Defense Department building its own secure 4G network
The department hopes new network will improve collaboration among separate branches of the military, the chairman of the Joint Chiefs of Staff says.
The U.S. Department of Defense is building its own secure 4G network to improve collaboration among separate branches of the military, according to the chairman of the U.S. Joint Chiefs of Staff.
The network is part of an effort dubbed "Joint Information Environment," which will consolidate 15,000 Defense Department networks in the cloud, Army Gen. Martin Dempsey said in a speech (PDF) delivered Thursday at the Brookings Institute, an influential think tank based in Washington, D.C. In addition to greater collaboration, the new network will be "significantly more secure, helping ensure the integrity of our battle systems in the face of disruption," Dempsey said.
The network, which will allow access to a variety of mobile devices, is expected to be operational by the middle of next year, Dempsey said, as he gave a preview of the type of security to which service people will be privy.
"This phone would make both Batman and James Bond jealous," he said, holding up what he said was a secure mobile phone. "With tools like this, the smartphone generation joining our military will help us pioneer a new era of mobile command and control."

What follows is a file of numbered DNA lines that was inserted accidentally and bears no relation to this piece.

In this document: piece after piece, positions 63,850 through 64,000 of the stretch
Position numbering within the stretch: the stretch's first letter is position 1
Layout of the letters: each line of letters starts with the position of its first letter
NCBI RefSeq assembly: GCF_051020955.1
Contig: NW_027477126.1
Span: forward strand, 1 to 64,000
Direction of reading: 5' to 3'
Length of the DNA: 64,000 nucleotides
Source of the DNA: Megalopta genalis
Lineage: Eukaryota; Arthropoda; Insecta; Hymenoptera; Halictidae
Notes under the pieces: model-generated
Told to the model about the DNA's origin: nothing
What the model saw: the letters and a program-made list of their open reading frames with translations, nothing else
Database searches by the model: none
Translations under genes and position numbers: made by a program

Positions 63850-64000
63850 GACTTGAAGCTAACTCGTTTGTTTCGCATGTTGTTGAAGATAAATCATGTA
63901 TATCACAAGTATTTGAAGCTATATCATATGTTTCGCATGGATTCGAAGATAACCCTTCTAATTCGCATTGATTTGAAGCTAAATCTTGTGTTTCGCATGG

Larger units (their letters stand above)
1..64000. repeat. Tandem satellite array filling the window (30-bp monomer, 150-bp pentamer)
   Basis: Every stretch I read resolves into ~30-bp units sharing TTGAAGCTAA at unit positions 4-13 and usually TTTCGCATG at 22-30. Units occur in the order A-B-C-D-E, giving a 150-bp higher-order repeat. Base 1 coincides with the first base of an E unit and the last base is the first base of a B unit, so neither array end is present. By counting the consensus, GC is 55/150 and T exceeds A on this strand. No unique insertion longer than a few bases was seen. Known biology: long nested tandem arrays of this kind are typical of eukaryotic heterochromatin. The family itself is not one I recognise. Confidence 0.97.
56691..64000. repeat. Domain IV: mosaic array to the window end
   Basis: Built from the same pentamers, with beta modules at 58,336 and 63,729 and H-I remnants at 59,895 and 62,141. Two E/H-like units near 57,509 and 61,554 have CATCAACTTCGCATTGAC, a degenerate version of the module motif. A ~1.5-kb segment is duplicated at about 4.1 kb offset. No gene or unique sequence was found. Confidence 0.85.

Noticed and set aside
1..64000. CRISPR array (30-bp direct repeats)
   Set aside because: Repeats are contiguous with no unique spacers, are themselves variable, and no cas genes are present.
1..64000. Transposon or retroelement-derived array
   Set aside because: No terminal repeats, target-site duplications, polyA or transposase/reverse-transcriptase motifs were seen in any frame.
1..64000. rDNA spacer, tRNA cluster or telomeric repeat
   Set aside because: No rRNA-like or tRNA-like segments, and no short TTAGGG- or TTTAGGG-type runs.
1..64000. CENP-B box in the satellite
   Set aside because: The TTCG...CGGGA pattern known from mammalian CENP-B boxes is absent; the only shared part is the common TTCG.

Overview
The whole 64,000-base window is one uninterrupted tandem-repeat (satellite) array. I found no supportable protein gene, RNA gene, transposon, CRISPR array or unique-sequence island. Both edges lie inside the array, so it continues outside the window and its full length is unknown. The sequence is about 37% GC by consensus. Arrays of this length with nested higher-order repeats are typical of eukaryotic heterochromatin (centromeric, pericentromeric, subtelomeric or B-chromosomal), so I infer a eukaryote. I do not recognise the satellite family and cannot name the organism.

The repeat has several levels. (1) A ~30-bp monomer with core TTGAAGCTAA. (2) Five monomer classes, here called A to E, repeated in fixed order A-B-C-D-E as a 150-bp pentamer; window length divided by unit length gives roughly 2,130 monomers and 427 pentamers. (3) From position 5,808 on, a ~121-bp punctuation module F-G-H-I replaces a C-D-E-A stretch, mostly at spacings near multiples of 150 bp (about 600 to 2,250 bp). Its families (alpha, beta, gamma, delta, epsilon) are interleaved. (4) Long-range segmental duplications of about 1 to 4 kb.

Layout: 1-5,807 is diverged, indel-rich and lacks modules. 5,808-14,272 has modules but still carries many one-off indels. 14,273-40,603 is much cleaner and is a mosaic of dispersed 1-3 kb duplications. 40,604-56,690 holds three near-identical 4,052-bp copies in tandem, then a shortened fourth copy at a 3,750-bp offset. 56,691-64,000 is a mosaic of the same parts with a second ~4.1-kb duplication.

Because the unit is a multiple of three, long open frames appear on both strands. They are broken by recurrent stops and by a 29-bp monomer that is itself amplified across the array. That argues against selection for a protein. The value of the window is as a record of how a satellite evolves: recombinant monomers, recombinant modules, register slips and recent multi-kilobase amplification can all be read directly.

Part of the plan is a federated app store that will allow Defense Department users to share content across several devices, he said.
"By using off-the-shelf technology, we are bringing the full force of the tech revolution into the classified environment," Dempsey said.
Earlier this year, the U.S. Defense Information Systems Agency approved the use of Android devices.devices, , and devices by U.S. government and military departments that tap into the Department of Defense networks. The Defense Department currently has more than 600,000 commercial mobile devices in operational and pilot use, including 470,000 BlackBerrys, 41,000 Apple devices, and 8,700
Noting that the U.S. military has made significant progress in embracing the cyber realm, Dempsey echoed previousconcerns that efforts to protect critical private-sector infrastructure facilities are "lagging."
"Too few companies have invested adequately in cybersecurity. I worry that adversaries will seek to exploit this chink in our nation's armor," the general said. "To them, our economy and infrastructure are softer targets than our military."
Improving battlefield communications infrastructure has been a prominent goal of the Defense Department. The Defense Advanced Research Projects Agency announced last December it was looking for ideas on how toto deliver 100Gbps connections.